When a United States service member is called to duty, they heed that call — no matter what’s going on at home. That means that sometimes, they have to leave family behind and leave their job behind. But what about when they come back? Will their job still be there?
By law, it should be.
What is USERRA?
USERRA protects military service members in a number of ways: It ensures they’re reemployed after returning from duty, prevents career disadvantages linked to the military, and forbids employment discrimination based on their service. (USERRA stands for the Uniformed Services Employment and Reemployment Rights Act of 1994.)
Whether a member leaves a job by choice or involuntarily, USERRA ensures job security when they return and protects from anti-military bias on part of the employer.
Under USERRA, it is also illegal for an employer to discriminate against current, past, or future service members when it comes to being hired. Also forbidden is discrimination against service member employees regarding promotion, benefits, or other workplace advantages.
The time the employee spends performing military duty should be considered the same as a leave of absence or furlough from their position.
Who Is Protected Under USERRA?
Anyone who has trained and/or served in the military falls under USERRA protections, whether they did so in a time of war or peace, voluntarily or involuntarily. This includes National Guard and Reserve members, those who serve in the National Disaster Medical System and the Public Health Service Commissioned Corps, and active parts of the armed forces.
All public, private, and government employers must adhere to USERRA, regardless of the company’s size; it also applies to American companies that work in foreign countries and vice versa, provided it does not violate the laws of said foreign country.
USERRA does not protect independent contractor positions.
How Do I Get Back to Work After Serving?
There are certain criteria you need to meet to get rehired at your former place of employment under USERRA.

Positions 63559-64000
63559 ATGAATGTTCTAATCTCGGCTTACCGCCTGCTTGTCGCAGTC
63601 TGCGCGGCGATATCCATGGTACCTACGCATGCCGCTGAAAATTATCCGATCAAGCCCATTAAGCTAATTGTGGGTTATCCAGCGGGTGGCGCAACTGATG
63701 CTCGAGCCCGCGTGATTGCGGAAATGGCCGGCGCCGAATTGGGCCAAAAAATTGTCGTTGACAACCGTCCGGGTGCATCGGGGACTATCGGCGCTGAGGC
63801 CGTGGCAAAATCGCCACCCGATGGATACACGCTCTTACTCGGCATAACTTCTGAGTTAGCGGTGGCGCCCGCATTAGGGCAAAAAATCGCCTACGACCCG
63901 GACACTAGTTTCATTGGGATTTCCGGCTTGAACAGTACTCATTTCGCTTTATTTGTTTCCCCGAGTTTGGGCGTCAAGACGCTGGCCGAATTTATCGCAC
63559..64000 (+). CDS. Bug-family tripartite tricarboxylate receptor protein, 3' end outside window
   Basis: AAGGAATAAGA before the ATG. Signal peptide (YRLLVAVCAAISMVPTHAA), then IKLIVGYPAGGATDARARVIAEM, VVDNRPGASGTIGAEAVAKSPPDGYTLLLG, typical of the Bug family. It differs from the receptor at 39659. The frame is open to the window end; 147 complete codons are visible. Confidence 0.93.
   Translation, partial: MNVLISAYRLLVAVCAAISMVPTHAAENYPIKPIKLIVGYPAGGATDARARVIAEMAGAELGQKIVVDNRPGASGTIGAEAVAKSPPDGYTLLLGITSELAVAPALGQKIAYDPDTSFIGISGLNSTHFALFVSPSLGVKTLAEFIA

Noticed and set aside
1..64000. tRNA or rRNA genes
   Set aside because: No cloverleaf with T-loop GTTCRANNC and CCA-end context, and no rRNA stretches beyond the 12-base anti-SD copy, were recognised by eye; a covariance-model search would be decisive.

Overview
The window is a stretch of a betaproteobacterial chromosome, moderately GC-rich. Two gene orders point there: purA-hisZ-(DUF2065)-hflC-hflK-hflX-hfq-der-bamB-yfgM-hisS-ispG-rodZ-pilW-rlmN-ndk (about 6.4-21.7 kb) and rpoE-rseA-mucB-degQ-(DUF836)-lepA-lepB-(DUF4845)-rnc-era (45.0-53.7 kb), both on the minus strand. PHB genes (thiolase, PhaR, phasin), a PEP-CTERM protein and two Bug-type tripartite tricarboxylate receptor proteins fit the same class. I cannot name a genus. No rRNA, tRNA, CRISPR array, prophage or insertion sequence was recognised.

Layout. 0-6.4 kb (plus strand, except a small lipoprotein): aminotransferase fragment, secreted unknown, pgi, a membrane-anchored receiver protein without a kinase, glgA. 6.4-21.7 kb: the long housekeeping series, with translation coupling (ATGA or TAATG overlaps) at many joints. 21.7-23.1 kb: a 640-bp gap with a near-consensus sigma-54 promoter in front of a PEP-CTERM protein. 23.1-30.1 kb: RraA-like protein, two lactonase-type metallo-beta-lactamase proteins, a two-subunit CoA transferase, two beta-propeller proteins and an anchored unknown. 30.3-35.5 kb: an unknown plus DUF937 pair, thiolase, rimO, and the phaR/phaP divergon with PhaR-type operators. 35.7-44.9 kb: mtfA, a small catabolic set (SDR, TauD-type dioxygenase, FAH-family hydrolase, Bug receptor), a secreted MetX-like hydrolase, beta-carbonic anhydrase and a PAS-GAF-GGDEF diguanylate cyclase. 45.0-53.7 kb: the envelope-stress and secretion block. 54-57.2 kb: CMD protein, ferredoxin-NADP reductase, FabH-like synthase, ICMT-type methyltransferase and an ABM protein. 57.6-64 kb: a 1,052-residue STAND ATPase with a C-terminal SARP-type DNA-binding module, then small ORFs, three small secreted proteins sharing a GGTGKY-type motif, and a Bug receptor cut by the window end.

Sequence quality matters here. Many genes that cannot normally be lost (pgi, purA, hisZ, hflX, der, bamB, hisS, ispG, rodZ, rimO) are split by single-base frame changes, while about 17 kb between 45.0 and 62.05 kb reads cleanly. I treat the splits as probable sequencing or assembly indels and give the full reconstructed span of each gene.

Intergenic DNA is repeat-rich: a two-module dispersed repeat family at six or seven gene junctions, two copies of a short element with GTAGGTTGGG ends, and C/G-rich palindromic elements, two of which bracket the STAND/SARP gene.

- Giving the employer advance notice of military status
- No more than five years serving in the military since employed ([some exemptions apply](https://www.esgr.mil/USERRA/Frequently-Asked-Questions))
- Returning to the workplace within a timely manner
- A regular honorable discharge or end of service
If you have a pension, USERRA ensures that it is not interrupted: It resumes upon reemployment as though there were no time away. USERRA also protects against wrongful discharge, or firing, from the workplace due to one's time in the Army or Army Reserve.
What If My Employer Retaliates Against Me?
Workplace retaliation is illegal. It can take many forms.
- Keeping you from promotions due to your service
- Excluding you from regularly scheduled promotions
- Changing your job duties while you’re serving
- Firing you because of your military obligation/time serving
If you’re facing retaliation or discrimination on the basis of your service — also known as military discrimination — the Employer Support of the Guard and Reserve (ESGR) is designed to resolve employment issues for current and former service members. For a formal investigation, the worker must contact the U.S. Department of Labor, which will work to hold the employer accountable and follow the law.
As that process is underway, it’s advisable to retain a lawyer to make sure you are fully compensated for any unreceived benefits, raises, or time spent unpaid in litigation or during a job search.
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